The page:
When unaccounted for in numerical weather prediction (NWP) models, heavy aerosol events can cause significant unrealized biases in forecast meteorological parameters such as surface temperature. To improve near-surface forecasting accuracies during heavy aerosol loadings, we demonstrate the feasibility of incorporating aerosol fields from a global chemical transport model as initial and boundary conditions into a higher-resolution NWP model with aerosol–meteorological coupling. This concept is tested for a major biomass burning smoke event over the northern Great Plains region of the United States that occurred during summer of 2015. Aerosol analyses from the global Navy Aerosol Analysis and Prediction System (NAAPS) are used as initial and boundary conditions for Weather Research and Forecasting Model with Chemistry (WRF-Chem) simulations. Through incorporating more realistic aerosol direct effects into the WRF-Chem simulations, errors in WRF-Chem simulated surface downward shortwave radiative fluxes and near-surface temperature are reduced when compared with surface-based observations. This study confirms the ability to decrease biases induced by the aerosol direct effect for regional NWP forecasts during high-impact aerosol episodes through the incorporation of analyses and forecasts from a global aerosol transport model.

© 2021 American Meteorological Society. For information regarding reuse of this content and general copyright information, consult the AMS Copyright Policy (www.ametsoc.org/PUBSReuseLicenses).

Corresponding author: Brittany N. Carson-Marquis, brittany.carson@und.edu

1. Introduction

Observational-based studies have shown that the presence of thick aerosol plumes can significantly attenuate surface-reaching solar energy, thereby altering the heat budget and, perhaps, regional weather patterns. For instance, noticeable high biases in numerical weather prediction (NWP) model forecast near-surface air temperatures have been reported with the presence of heavy smoke plumes (e.g., Westphal and Toon 1991; Robock 1991; Zhang et al. 2016). Despite demonstrated impacts evidenced from these observational-based studies, aerosol effects are largely excluded from NWP forecasts because the inclusion of aerosols is computationally expensive. Nevertheless, some operational centers have recently identified aerosol impacts as a problem to forecasts and are currently working toward the incorporation of fully interactive aerosol components into NWP models. For example, prognostic dust aerosols have been incorporated into the Met Office’s Unified Model for weather forecasts (Mulcahy et al. 2014). Additionally, the impact of aerosols on subseasonal forecasts was also investigated using the Integrated Forecast System for the European Centre for Medium-Range Weather Forecasts (ECMWF-IFS; Benedetti and Vitart 2018).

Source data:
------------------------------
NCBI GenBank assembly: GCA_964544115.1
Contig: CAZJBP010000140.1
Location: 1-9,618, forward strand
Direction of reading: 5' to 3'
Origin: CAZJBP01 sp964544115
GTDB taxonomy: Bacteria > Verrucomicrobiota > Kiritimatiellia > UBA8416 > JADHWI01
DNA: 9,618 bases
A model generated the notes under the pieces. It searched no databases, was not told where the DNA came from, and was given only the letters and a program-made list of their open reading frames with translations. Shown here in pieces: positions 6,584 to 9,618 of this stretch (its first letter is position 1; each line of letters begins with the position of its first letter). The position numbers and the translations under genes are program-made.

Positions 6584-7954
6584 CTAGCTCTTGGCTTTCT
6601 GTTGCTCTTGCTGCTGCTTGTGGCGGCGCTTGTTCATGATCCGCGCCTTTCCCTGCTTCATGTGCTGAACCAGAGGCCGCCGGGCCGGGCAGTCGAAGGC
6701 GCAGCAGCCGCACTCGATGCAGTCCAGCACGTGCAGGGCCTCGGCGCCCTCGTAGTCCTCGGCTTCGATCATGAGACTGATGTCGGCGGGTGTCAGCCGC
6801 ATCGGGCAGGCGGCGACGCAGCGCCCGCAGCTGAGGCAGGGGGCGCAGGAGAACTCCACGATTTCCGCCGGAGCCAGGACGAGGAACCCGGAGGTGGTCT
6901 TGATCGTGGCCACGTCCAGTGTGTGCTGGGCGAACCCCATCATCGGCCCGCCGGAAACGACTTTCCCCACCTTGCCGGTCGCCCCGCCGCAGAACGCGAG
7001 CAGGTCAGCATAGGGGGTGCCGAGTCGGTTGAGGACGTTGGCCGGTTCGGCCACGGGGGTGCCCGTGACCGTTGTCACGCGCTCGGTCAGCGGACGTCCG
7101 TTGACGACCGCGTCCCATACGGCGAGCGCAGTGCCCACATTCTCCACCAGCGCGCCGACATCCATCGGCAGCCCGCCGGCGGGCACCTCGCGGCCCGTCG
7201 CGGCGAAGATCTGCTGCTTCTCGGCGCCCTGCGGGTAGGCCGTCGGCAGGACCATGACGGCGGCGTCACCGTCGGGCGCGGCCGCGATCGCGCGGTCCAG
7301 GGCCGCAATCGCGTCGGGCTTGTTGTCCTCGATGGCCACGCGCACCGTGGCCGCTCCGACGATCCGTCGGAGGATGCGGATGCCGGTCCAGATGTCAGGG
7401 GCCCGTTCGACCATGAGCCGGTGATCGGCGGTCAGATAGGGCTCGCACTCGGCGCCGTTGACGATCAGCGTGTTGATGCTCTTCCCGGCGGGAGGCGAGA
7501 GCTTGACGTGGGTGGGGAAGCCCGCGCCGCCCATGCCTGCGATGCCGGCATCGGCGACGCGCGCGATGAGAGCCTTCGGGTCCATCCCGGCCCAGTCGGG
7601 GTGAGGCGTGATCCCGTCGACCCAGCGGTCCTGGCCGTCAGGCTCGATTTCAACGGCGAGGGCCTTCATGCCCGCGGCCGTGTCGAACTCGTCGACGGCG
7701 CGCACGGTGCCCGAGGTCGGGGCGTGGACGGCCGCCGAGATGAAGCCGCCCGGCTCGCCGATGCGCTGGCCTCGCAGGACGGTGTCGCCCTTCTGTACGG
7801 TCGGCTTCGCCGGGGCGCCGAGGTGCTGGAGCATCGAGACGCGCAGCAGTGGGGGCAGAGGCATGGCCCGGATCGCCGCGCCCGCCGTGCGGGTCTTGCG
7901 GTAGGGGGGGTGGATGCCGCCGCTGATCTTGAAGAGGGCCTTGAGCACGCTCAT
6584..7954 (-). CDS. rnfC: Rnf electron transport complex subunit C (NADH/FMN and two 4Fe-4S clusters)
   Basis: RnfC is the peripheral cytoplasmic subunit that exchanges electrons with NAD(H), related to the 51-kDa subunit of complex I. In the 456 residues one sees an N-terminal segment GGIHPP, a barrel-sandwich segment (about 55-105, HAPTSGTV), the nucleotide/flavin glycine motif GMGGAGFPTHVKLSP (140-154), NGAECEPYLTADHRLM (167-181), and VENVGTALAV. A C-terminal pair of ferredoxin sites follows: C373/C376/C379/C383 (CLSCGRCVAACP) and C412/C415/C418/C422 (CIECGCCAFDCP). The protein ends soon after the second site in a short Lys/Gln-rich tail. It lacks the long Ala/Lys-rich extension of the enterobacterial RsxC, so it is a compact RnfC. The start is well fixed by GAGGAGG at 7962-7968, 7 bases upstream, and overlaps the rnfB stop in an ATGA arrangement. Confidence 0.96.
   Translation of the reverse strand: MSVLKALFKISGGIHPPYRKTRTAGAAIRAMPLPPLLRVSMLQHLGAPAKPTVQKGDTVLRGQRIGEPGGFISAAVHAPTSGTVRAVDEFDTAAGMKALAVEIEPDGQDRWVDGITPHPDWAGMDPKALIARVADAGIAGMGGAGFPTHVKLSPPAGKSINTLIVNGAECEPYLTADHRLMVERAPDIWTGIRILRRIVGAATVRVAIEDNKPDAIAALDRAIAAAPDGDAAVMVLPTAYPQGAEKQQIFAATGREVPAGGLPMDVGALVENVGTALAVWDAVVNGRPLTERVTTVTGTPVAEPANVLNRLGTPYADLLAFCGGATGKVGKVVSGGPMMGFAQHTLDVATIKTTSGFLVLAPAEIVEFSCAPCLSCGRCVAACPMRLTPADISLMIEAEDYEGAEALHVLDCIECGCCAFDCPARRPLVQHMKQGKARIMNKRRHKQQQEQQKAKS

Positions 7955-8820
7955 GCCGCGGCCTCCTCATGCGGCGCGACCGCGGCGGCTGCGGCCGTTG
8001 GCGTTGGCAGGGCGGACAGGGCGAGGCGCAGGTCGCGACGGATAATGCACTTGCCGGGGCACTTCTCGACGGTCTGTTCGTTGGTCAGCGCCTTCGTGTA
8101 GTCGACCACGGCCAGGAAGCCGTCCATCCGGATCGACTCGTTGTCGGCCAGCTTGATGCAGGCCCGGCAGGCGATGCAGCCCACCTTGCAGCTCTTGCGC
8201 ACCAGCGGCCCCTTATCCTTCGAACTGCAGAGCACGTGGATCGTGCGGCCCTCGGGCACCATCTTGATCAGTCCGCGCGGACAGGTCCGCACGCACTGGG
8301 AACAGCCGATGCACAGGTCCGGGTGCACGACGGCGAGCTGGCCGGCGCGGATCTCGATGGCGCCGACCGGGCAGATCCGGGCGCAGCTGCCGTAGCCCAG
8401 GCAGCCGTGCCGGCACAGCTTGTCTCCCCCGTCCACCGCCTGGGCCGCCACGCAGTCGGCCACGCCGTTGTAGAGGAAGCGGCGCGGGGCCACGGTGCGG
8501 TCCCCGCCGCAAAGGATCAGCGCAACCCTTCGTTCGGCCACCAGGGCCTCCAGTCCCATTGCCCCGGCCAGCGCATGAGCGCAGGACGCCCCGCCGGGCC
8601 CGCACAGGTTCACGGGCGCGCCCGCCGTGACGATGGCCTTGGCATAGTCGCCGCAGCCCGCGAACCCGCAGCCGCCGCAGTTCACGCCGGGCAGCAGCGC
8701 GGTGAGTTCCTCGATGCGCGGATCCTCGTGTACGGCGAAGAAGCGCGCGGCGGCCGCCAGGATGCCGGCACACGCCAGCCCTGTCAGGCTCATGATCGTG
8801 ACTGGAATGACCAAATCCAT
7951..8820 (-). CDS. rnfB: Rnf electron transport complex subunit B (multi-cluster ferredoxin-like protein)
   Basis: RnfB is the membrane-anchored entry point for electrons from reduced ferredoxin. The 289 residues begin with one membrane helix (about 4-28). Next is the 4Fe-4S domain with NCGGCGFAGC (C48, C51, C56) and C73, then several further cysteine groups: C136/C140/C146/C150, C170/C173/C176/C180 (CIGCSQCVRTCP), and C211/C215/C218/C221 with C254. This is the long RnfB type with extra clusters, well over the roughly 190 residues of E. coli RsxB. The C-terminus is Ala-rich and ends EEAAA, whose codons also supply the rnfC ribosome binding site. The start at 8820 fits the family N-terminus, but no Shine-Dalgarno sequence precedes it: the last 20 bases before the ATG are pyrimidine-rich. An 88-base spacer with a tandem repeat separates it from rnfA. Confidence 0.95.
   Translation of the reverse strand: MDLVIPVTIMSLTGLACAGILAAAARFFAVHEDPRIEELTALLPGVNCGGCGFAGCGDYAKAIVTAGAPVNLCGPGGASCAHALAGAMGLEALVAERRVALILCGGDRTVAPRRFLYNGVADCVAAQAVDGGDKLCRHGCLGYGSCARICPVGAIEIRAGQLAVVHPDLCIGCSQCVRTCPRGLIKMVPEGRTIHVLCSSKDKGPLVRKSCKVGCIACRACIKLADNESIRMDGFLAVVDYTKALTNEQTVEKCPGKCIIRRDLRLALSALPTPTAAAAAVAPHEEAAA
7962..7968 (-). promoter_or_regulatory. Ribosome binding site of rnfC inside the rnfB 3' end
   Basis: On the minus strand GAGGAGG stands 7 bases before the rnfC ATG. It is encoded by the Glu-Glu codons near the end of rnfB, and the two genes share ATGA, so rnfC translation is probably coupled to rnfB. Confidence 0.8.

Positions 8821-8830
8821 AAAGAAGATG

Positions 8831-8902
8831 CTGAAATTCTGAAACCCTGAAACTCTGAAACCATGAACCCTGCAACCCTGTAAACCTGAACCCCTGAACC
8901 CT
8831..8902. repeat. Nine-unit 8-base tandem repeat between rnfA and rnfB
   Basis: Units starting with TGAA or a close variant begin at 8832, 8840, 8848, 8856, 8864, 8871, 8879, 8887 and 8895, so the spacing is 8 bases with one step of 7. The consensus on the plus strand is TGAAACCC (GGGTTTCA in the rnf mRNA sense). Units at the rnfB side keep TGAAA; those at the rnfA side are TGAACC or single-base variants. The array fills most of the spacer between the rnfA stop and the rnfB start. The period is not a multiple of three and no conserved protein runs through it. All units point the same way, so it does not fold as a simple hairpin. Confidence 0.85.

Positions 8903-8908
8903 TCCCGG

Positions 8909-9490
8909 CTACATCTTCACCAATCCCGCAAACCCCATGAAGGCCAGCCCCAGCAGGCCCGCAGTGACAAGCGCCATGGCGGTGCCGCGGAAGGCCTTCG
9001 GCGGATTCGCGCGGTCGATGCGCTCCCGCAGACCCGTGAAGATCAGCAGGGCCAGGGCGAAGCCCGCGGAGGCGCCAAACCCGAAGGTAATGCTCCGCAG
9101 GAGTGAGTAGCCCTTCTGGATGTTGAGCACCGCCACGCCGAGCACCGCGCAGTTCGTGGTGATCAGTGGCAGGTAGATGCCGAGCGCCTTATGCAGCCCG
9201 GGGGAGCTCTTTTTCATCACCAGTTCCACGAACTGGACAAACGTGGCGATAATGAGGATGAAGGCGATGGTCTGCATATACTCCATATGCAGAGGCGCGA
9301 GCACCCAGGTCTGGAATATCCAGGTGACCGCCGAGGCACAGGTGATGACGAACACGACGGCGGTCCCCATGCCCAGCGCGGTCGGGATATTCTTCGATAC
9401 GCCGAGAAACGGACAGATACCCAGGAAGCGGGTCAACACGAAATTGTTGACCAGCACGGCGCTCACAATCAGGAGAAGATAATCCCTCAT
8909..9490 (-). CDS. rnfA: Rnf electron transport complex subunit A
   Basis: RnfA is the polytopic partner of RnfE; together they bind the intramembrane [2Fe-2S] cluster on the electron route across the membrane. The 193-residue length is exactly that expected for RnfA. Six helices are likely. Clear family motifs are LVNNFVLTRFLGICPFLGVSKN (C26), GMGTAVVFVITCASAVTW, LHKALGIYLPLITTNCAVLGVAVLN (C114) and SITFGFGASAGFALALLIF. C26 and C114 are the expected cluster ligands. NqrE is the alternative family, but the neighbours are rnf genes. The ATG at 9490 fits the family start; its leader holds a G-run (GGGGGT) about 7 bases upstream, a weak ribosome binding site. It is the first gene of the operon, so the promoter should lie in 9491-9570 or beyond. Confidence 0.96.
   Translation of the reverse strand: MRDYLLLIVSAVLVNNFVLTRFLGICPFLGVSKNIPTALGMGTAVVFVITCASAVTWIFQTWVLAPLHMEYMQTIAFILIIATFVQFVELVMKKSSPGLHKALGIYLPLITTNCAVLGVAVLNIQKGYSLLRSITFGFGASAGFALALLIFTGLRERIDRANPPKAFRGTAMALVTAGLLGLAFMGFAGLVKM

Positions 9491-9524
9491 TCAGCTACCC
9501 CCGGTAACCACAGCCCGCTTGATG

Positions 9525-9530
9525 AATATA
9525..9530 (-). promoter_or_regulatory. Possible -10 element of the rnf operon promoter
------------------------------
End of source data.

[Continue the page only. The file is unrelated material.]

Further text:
While NWP systems with fully interactive aerosol components may be the long-term goal, the impacts of aerosols on short-range weather forecasts are often only noticeable for regional and temporally sporadic heavy aerosol events such as biomass burning events or dust plumes. Between the potentially unnecessary computational expense and possibly limited improvement to forecast skill, it may be counterproductive at present to fully incorporate aerosol effects into NWP models for regions and seasons with climatologically low aerosol loadings (e.g., Zhang et al. 2016). As a computationally cheaper alternative, it is desirable to only include aerosol effects for seasons where heavy aerosol events are likely or when sporadic individual aerosol events impact a region. Indeed, from a medium-range weather point of view, significant continental-scale biomass burning, such as that of the midlatitude and boreal regions, have the ability to disrupt forecasts over large areas (e.g., Westphal and Toon 1991; Robock 1991; Zhang et al. 2016).

To alleviate the computational expense of continuous inline aerosol modeling, we present a method by which aerosol loading is initialized and advected into the regional domain of an NWP model using aerosol forecasts from a lower cost operational global chemical transport model (CTM). Not only are aerosol forecasts and analyses from global offline CTMs computationally inexpensive and serve their purposes for operational aerosol, air quality, and visibility forecasts (e.g., Rubin et al. 2017; Zhang et al. 2008), but forecasts are also generated before the mesoscale models are initialized. Thus, a detected event can “trigger” and initialize inline aerosol impacts on mesoscale models with smaller domains. To demonstrate, we have selected an aerosol episode over the northern Great Plains (NGP) of the United States in 2015 for examining forecast improvements for the proposed method. Here, we use the Navy Aerosol Analysis and Prediction System (NAAPS; Lynch et al. 2016), which is a forecast-oriented offline chemical transport model driven by meteorological fields from the Navy Global Environmental Model (NAVGEM; Hogan et al. 2015). The NWP model used is the Weather Research and Forecasting (WRF) Model with Chemistry (WRF-Chem; Skamarock et al. 2008; Grell et al. 2005; Fast et al. 2006; Peckham et al. 2011; Powers et al. 2017). Although WRF-Chem has the capability of accounting for direct and indirect aerosol impacts on weather, we note that only the aerosol direct effect is included in this study.

This study is organized as follows: Sections 2 and 3 discuss the models and datasets used as well as the methods behind this study. Results are shown in section 4, and section 5 summarizes major conclusions of this study.

2. Datasets and models